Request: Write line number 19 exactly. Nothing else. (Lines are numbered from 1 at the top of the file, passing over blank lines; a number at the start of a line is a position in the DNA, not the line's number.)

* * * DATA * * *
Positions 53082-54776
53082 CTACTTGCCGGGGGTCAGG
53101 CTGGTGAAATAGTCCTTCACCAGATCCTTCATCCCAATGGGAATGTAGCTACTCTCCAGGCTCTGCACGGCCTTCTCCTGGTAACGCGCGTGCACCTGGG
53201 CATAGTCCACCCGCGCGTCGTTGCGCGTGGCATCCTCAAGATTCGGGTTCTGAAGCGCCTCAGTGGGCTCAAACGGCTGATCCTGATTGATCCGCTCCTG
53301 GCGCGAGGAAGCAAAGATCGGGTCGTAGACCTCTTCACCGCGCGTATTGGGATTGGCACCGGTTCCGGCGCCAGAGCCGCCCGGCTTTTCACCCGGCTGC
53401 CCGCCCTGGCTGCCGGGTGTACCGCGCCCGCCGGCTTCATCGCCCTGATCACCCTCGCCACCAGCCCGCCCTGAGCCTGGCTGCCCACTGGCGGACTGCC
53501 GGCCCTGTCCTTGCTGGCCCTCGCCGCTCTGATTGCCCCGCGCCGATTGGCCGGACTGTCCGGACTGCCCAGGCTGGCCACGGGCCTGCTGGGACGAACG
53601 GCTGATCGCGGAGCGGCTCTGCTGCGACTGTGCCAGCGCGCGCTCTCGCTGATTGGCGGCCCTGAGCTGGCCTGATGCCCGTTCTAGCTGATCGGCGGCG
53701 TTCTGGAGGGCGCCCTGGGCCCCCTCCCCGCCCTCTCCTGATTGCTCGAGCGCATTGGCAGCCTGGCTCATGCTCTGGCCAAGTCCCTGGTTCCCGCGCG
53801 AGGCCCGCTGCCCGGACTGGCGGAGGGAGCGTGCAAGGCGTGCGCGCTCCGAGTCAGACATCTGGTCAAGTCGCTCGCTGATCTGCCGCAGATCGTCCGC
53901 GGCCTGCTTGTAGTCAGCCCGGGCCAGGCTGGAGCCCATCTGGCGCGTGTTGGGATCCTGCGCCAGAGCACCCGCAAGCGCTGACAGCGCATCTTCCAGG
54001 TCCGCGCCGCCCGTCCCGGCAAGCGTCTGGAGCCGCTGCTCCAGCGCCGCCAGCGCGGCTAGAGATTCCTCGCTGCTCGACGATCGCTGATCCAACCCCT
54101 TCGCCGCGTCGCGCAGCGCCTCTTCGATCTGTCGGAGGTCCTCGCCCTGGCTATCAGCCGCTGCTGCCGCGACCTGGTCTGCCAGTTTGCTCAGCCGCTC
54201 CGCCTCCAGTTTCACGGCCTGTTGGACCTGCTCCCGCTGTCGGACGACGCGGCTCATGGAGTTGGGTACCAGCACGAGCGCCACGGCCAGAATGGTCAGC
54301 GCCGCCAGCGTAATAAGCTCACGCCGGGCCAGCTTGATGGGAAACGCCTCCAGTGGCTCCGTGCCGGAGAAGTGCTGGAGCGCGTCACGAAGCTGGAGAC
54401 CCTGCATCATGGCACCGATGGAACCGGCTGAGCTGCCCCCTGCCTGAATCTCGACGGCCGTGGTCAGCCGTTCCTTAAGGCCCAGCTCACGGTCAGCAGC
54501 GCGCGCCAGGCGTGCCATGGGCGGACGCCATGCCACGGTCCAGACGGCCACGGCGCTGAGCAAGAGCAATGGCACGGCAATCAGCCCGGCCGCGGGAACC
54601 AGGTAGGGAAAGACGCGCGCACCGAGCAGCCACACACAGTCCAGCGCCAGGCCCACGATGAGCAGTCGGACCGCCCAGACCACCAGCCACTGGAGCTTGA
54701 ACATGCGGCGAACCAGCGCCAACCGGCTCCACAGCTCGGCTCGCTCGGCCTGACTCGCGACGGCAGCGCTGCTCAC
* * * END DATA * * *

54701 ACATGCGGCGAACCAGCGCCAACCGGCTCCACAGCTCGGCTCGCTCGGCCTGACTCGCGACGGCAGCGCTGCTCAC